JAMES PAXTON, SP, Seattle: The 24-year-old left-hander is one of the Mariners’ top pitching prospects but has been the subject of trade rumours. Paxton, who hails from Richmond, B.C., missed five weeks last season with tendinitis in his right knee and fashioned a 6-1 record and 2.40 earned-run average in 11 starts upon his return.
OSCAR TAVERAS, OF, St. Louis: The highly touted Taveras, 20, probably will start the season in the minor leagues despite torching double-A pitching last season for a .321 batting average, 23 home runs and 273 total bases in 477 at-bats. Born in the Dominican Republic, the power-hitting Taveras lived in Montreal from ages 12 to 16.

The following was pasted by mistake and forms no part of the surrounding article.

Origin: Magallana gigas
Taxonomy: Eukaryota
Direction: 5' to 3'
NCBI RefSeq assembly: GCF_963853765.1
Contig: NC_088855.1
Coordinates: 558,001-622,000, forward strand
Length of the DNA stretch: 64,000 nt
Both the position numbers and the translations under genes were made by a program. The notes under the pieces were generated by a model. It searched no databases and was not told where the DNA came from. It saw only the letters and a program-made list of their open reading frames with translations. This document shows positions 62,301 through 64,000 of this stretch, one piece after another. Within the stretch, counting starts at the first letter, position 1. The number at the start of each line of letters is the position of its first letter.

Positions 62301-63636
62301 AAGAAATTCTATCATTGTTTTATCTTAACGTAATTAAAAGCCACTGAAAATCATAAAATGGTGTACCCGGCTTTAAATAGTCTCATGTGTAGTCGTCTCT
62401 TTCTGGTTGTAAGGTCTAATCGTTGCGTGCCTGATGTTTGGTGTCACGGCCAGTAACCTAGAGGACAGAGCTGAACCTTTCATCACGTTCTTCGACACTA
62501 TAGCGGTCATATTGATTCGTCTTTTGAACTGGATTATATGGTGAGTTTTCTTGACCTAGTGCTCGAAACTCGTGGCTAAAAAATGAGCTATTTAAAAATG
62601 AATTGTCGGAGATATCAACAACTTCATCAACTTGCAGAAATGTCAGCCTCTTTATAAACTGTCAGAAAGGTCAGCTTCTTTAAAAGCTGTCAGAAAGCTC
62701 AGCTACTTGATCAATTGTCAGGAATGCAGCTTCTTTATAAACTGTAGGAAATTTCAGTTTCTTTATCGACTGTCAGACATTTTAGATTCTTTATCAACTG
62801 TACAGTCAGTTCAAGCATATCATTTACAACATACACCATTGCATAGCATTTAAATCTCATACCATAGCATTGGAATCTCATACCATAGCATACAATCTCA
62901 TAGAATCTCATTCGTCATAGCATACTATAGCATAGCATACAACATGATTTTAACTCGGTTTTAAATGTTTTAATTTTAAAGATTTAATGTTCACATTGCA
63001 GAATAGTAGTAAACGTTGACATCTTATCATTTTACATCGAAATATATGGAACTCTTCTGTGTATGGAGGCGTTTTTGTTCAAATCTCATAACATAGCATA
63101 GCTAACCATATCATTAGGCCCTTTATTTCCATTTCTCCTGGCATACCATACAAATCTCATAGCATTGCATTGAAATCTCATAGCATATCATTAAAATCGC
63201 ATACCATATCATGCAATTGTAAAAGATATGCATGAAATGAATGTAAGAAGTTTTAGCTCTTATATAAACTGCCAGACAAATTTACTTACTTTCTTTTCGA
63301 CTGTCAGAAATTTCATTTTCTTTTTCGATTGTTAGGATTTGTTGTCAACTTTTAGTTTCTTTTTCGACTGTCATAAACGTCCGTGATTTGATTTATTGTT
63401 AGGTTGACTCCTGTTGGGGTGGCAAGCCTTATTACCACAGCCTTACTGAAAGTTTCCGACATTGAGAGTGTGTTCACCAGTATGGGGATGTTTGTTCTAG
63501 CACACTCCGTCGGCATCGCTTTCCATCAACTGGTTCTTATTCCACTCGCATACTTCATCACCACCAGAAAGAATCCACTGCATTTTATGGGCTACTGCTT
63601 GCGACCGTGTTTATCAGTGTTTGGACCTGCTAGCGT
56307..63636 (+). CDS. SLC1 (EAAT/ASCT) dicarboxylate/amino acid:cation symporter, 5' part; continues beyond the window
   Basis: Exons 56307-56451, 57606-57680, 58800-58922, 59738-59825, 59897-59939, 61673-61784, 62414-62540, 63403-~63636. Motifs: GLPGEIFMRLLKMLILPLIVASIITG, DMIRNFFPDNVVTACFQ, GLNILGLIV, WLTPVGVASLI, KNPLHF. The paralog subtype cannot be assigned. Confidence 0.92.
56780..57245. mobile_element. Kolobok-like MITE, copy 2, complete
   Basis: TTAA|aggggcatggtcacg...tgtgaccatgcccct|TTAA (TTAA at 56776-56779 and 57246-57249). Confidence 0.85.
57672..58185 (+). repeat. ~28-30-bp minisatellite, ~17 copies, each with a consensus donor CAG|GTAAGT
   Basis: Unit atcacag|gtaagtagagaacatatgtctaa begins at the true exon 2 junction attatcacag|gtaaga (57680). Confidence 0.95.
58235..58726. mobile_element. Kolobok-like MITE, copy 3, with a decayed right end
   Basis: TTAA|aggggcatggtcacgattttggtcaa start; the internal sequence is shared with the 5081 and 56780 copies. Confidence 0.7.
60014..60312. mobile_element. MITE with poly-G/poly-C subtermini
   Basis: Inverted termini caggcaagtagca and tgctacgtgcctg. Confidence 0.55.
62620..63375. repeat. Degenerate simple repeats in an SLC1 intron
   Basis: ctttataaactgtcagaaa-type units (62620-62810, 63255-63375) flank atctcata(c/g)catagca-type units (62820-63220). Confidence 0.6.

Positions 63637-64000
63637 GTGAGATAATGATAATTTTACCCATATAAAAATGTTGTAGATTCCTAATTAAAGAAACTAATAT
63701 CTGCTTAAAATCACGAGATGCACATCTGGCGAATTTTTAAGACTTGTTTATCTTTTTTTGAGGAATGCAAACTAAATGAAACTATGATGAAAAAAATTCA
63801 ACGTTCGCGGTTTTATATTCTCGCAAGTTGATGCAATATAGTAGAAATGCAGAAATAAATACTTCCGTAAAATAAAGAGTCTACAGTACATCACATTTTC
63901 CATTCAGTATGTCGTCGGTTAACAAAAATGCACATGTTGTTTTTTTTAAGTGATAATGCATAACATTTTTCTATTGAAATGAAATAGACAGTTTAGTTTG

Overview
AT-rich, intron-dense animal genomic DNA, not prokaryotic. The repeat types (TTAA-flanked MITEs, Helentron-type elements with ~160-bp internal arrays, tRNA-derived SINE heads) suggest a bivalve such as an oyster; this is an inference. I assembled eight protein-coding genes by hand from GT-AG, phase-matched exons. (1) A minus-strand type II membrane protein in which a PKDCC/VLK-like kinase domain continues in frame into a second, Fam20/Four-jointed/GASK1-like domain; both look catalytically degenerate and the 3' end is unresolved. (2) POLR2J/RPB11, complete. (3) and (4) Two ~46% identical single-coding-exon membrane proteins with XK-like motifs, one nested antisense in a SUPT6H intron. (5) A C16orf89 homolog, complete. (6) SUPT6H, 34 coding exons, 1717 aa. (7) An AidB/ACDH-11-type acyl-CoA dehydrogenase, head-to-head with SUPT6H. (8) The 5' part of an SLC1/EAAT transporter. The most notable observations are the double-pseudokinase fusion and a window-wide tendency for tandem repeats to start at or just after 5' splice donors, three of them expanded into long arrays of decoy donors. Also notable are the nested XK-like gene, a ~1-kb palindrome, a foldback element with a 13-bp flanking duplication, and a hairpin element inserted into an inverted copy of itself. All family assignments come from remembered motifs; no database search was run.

MARK TEAHEN, 3B, Arizona: Once a promising Kansas City Royals outfielder, the former Toronto Blue Jay is trying to make the Diamondbacks this season after hitting .260 in 500 plate appearances last season for the Washington Nationals’ triple-A affiliate. Raised in Yucaipa, Calif., he is a Canadian citizen because his father Mike was born in St. Marys, Ont.
NICK WEGLARZ, OF, Tampa Bay: Weglarz, 24, is likely bound for double-A or triple-A. The Rays signed the native of Stevensville, Ont., in November after Weglarz hit .239 in 109 games with 14 home runs and 58 runs batted in for double-A Akron.